The costs and other unsavory aspects of hosting such events are increasingly unappealing to nations in Europe and North America, forcing the biggest sports organizations to look elsewhere for venues and income.

“Democracies are having a hard time, for economic and environmental reasons, in putting forward cases for hosting an Olympics or a World Cup,” McDougall explained. “So, I think the field might be open for years for petro-states to be the only people who’d be willing to host.”

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The Gulf rivalries obviously extend beyond each state’s sporting outreach. Qatar was effectively isolated in 2017 when Saudi Arabia, Bahrain, Egypt, and the United Arab Emirates created a “blockade.” The severing of diplomatic relations with Qatar meant there was an air, land, and sea embargo on the nation, with its neighbors accusing the World Cup host of financing terrorism and strengthening its ties with Iran.

Although the four countries reversed course early in 2021 and vowed to rebuild relations with Qatar, jealousy and rivalries were still rampant as the Gulf states’ efforts to enlarge their imprint on regional and global affairs continued unabated.

Given that Qatar’s construction and commercialization boom largely occurred in this century, its rise to challenge Saudi Arabia’s status in the Arab world has irritated plenty of those living across Qatar’s only land border. A Saudi insult for Qatar is to sneeringly describe it as a “big fart” that hangs off Saudi Arabia, emitting lots of unpleasant gas, but Yom believes this jibe is aired by the more “chauvinistic” sections of society.

The heated relationship between Qatar and its neighbors made developments during the World Cup more surprising. In a deliberate display of unity, Qatar’s emir, Sheikh Tamim bin Hamad al-Thani, and Crown Prince Mohammed bin Salman of Saudi Arabia held hands during the opening ceremony of the World Cup. Each leader was also pictured wearing a scarf bearing the colors of the other’s flag.

The bonds appear stronger among fans at the tournament as well. Many Saudis are proud of the World Cup getting its first Arabic facelift despite it not being in their country, while plenty of Qataris delighted in Saudi Arabia’s surprising win over Argentina in its group opener. This apparent accord with Saudi Arabia can only be a good thing for Qatari diplomacy – even if it’s just to keep its enemy closer.

Marc Atkins / Getty Images Sport / Getty

Success ‘turns a blind eye to everything’

The outrage at Qatar’s human and labor rights practices was at fever pitch before the World Cup kicked off. It seemed every media outlet ran stories chastising Qatar’s blatant sportswashing scheme – this one included – while FIFA urged the 32 competing teams to “focus on football” rather than political and social concerns. The deaths and abuses were in danger of forever damaging Qatar’s World Cup legacy.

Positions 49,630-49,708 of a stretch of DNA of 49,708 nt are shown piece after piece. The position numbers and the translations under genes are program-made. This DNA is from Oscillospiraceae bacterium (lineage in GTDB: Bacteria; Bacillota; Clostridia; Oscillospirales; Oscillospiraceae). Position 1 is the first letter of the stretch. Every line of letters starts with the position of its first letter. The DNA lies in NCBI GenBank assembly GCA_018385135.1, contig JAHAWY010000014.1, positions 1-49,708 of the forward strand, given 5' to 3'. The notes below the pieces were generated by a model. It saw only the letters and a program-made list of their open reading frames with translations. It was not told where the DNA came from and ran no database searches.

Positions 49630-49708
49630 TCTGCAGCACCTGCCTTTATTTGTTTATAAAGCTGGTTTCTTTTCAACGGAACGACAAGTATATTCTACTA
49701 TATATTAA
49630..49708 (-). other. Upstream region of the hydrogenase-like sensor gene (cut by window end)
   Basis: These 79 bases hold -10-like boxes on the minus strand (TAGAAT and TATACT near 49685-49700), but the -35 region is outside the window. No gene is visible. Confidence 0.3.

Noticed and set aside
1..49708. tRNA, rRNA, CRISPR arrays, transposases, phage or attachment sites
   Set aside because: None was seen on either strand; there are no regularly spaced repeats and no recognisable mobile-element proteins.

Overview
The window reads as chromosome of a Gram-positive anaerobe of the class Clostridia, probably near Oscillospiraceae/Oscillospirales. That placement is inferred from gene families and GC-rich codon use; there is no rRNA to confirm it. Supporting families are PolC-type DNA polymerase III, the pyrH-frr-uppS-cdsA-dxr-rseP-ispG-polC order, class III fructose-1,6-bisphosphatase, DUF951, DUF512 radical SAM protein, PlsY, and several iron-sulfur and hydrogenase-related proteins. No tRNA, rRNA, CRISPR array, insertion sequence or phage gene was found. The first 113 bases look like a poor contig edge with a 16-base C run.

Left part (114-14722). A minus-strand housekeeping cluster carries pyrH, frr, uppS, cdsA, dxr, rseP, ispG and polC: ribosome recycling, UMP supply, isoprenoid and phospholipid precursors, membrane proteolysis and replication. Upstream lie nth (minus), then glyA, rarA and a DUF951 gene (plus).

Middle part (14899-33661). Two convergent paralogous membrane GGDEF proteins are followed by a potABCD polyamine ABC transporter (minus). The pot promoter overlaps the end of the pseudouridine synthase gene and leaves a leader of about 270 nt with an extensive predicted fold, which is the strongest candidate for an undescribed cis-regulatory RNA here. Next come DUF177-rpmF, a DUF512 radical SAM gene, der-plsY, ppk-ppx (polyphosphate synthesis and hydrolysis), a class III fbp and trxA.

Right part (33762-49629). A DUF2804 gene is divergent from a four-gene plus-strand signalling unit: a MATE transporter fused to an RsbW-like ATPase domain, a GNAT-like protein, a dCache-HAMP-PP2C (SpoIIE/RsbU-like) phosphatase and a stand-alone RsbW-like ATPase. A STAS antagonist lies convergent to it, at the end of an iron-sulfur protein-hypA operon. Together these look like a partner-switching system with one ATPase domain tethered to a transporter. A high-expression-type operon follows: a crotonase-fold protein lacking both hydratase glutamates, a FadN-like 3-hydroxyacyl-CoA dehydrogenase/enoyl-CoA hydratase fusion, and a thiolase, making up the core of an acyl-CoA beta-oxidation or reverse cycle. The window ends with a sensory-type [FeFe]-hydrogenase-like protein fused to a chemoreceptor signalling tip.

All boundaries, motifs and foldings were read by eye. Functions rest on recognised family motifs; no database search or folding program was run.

But then the tournament started.

“If the idea is to put your country on the map through spending a large amount of money to host a big sports event, then Qatar has succeeded despite the controversies,” McDougall said.

McDougall wasn’t surprised at how the criticism cooled while an intriguing tournament pinched the spotlight. Sporting success “turns a blind eye to everything,” he shared, citing the example of Newcastle’s takeover by Saudi Arabia’s sovereign wealth fund. Initially, the deal for the English club was shrouded in controversy due to the Saudis’ human rights issues; the criticism hasn’t completely subsided, but praise of manager Eddie Howe and some of the Magpies’ expensive recruits, like Brazilian midfielder Bruno Guimaraes, is beginning to dominate the narrative. The Saudis’ success story in England is gradually nudging the regime’s grim practices at home into the background.

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And could there be a bigger smokescreen for Qatar’s well-documented problems than concluding an exciting tournament with Sunday’s glittering World Cup final between Lionel Messi’s Argentina and Kylian Mbappe’s France?

“The average casual football fan 10-15 years from now is not going to remember the media hubbub over migrant rights and human rights violations in Qatar this year, but they will remember, for instance, the Moroccan breakthrough in Qatar in 2022,” Yom told theScore. “They’ll remember the time the World Cup was in the Middle East, they’ll remember the extraordinary logistics that may have gone into this event. I think that is the enduring legacy that Qatari officials want from the World Cup, and I think they’ll get it.”

Unlike the World Cup in Mussolini’s Fascist Italy, Qatar isn’t trying to attract tourism or flex its military muscles. Even business isn’t a concern – its gas will remain a coveted and extremely profitable asset. The World Cup was simply an opportunity for Qatar to showcase why the modern civilization it fashioned on a dusty peninsula is capable of staging an event for everybody. The deaths and the treatment of the LGBTQ+ community will sadly be overwhelmed by the prominent conversations about the final, and they won’t be among the main talking points when club football restarts just a few days later.

Instead, the World Cup will be neatly boxed away, available for any sports fan to pull off the shelf and peer into whenever they like. A product for the world to enjoy, with love from Qatar.